Dual Roles: Employed Caregivers of Older Adults
Male and female employed caregivers of older adults face challenges in managing the demands of being both caregiver and employee. Many middle-aged caregivers, referred to as the “sandwich generation,” have a third role as a parent. These multiple demands can create a variety of stresses for caregivers. Less is known about the extent to which differences in the age or sex of the caregiver impact their stress, and how stress may be moderated by a variety of circumstances.
The research questions for this study were:
- Does the caregiver’s age and sex predict physical strain, emotional stress, and financial hardship (outcomes)?
- Does the use of services (paid, unpaid, and internet use), co-residence with the care recipient, and caregiver race moderate the relationships between the predictors and outcomes?
This secondary analysis used the Caregiving in the U.S. Study, 2009, conducted by the National Alliance for Caregiving in collaboration with AARP. The current study sample included 460 employed caregivers (170 men, 290 women) aged 65 and over, sampled through random digit dialing and target sampling for minority groups. Fifty-nine percent were white, and the mean age was 51 (SD= 10.7).
Caregiver age was recoded: 18 to 44 (younger), 45 to 55 (sandwich generation), and 56 to 99 (older). Physical strain, emotional stress, and financial hardship ranged from 1 (not at all) to 5 (a great deal). Ordered logistic regression was used to test the main effects models, and moderation analyses tested research question 2.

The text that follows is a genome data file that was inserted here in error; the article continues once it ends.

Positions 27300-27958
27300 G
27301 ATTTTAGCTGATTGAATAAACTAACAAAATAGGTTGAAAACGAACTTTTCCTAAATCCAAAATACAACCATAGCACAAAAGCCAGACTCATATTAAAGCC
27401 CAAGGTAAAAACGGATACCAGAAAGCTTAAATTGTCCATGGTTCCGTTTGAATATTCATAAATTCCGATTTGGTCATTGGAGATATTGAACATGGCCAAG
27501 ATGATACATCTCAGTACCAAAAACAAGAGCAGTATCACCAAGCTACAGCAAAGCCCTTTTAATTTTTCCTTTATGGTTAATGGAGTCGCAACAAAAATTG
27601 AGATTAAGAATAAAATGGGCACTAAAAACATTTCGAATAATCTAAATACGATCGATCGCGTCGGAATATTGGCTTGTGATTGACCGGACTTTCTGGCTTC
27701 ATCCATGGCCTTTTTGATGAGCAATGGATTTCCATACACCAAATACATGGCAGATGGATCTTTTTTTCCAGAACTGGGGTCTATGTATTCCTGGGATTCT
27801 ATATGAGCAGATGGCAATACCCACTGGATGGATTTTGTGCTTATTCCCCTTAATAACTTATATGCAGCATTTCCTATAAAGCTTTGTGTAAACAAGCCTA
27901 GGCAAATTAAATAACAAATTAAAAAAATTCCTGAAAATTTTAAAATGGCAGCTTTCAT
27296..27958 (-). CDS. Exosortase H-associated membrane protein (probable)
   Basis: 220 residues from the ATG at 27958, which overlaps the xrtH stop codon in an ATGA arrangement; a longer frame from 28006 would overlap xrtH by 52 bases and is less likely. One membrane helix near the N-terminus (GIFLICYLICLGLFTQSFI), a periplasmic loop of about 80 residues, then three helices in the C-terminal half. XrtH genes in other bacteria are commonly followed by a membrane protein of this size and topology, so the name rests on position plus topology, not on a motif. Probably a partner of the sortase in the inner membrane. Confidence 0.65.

The odds of experiencing physical strain was 2.15 times greater for the older group of caregivers compared to the sandwich generation group (reference group). Emotional stress was also 1.77 times more likely to be experienced by older caregivers than younger caregivers. Being a male decreased the odds of emotional stress by 68%, compared to females.
The moderation analyses revealed two significant interactions. The odds of having higher physical strain was 3.04 for the older group who received paid help, and 3.20 for the older group not receiving paid help. The odds of having higher emotional stress was 70% less for male caregivers who lived within 20 miles of the care recipient, compared to females co-residing with the care recipient.
The older age group was found to experience more physical strain, however those receiving paid help had lower odds of physical strain. The care recipient’s age and impairment increases as the caregiver’s age increases. Males having less emotional stress than females, particularly those not living with the care recipient may be related to providing less care due to not co-residing. Race was not a significant moderator.
The relationship between caregiving and employment is important. The caregiver's age is significant in understanding how paid help can assist in care provision. Although the findings concern employed caregivers, the question remains whether these results are significantly different from caregivers who are unemployed. Future research warrants a closer examination of the circumstances that impact the experience of employed caregivers to understand the unique service needs of this group.